You promised yourself that you’d take that step to become a truck owner operator next year.
It’s next year. How to become a truck owner operator is the question. So let’s talk about moving into your own rig.
Recession: Time to Wait or Time to Jump In?
We know it’s a rough time for truck owner operators. Rates are down and available loads always drop during the first quarter of the year.
Do you think of those as deterrents – or opportunities to break into the market?
There are people who see the glass as half full and people who think that they want to take the risks. For those who want to step out, let’s talk about getting started with a trucking business with your name on it.
Truck Owner Operator owns their own truck
It’s not a smart move to just buy a truck without some time and miles under you. Maybe trucking isn’t for you. Don’t find that out after you take out a loan for equipment.
Allen Campbell, founder of TruckingOffice, drove for another trucking company for a while before getting his own truck. He says it was his best move, because he learned on someone else’s dime. Take a year work for a trucking company and learn the world you’re joining. Get the experience and understand what the job requires.
- Hours on the road can be tedious. If you don’t have the stamina for 14 hours per day, you’ll either have to decide to develop it or find a different job.
- Time away from family and friends. That’s often the greatest deterrent to people who don’t want to spend days away from home.
- Comfort. For some people, camping in a sleeper berth is not a problem.
Buy a truck, not sell your life
It’s sad that some truckers make the worst decisions how to buy a rig. They’ll sign a contract with a company that offers a “sweet deal” Lease Purchase. It includes not only financing the trucker’s purchase of a truck, but also guarantees loads. What isn’t clear in the contract that
- the rates may not cover the costs of hauling the freight,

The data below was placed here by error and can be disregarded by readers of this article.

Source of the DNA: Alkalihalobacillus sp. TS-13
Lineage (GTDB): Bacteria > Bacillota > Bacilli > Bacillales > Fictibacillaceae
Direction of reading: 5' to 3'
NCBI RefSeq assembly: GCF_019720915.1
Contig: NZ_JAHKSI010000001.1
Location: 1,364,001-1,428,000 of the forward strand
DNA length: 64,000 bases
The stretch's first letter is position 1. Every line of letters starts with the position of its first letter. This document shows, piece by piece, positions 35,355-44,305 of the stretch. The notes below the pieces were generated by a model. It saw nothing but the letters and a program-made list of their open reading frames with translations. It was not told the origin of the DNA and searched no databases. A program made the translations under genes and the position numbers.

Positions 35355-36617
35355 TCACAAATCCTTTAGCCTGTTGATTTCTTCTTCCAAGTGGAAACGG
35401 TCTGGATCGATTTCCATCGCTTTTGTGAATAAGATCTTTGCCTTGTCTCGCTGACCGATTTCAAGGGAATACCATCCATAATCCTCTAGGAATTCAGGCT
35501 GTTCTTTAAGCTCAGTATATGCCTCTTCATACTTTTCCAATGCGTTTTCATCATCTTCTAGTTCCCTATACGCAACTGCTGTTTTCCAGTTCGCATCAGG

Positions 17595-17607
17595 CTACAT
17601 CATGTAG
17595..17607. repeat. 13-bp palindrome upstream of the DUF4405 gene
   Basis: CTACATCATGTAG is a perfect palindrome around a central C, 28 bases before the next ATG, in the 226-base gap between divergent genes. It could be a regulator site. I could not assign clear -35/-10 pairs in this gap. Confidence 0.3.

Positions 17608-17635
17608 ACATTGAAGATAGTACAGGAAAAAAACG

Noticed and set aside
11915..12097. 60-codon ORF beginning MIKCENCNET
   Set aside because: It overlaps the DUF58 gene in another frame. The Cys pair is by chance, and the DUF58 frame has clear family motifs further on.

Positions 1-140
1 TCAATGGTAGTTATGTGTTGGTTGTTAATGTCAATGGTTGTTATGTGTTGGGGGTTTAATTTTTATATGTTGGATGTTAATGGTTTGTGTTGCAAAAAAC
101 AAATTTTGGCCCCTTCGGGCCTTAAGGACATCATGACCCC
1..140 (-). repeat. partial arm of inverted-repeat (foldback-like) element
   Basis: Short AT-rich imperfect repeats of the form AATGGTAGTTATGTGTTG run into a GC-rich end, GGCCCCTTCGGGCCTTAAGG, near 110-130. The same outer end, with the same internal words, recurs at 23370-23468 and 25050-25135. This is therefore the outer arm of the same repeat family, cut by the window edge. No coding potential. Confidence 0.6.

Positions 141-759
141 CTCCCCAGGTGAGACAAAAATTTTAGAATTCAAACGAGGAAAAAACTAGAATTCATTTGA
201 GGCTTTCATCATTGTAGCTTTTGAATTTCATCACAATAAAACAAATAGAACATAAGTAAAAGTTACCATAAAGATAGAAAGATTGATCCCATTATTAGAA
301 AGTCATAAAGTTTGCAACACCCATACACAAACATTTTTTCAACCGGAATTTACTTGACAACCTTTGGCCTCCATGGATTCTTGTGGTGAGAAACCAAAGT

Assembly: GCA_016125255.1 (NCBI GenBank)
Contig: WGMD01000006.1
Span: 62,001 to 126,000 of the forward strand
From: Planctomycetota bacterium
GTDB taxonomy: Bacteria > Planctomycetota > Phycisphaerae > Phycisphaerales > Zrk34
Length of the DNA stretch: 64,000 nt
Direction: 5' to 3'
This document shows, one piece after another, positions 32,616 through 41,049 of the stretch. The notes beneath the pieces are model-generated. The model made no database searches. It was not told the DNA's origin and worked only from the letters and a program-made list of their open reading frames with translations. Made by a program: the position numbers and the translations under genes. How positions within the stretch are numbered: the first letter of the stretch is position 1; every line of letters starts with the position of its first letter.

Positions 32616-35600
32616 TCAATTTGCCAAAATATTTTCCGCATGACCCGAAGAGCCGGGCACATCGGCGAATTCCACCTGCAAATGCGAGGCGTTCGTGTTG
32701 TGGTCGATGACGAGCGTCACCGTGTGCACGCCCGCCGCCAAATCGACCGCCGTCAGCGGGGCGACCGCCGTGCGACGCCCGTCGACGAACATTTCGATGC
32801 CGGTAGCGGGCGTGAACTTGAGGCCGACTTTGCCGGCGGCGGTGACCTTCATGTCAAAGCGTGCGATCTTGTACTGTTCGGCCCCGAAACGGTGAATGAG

- there may not be a right to refuse a load,
- all repairs must be done by their designated agents – who might not be the cheapest or the best.
In short, those companies are offering cheap freight transportation by cheating the truckers out of fair wages and options.
If you want to buy a truck to become a truck owner operator, keep your options open. There are always options. Borrowing from family or friends, or getting a loan from a financial institution is often better than a lease purchase.
We’re not saying that every lease purchase contract or company is bad. But there are bad actors out there. Ask around. Talk to some other truckers who have worked with the same company, but remember – the ones that had a bad experience are probably not around to talk to.
Get Your Own Authority
There are several steps and expenses to getting your own authority. You can certainly lease on to a trucking company until you get the funds together whether you’re handling the paperwork or hiring a company to do it for you. Being a truck owner operator should be a step by step process, letting you decide what you want to do and what you can afford.
The Tools You Need
Starting any business is expensive and takes time. Two tools you’ll absolutely need is a good trucking management system and an ELD. Start smart and start without paying hundreds of dollars more than you need. If you’re a solo truck owner operator, then TruckingOffice PRO and TruckingOffice ELD work together to help you build a success owner operator trucking business. Let us show you how!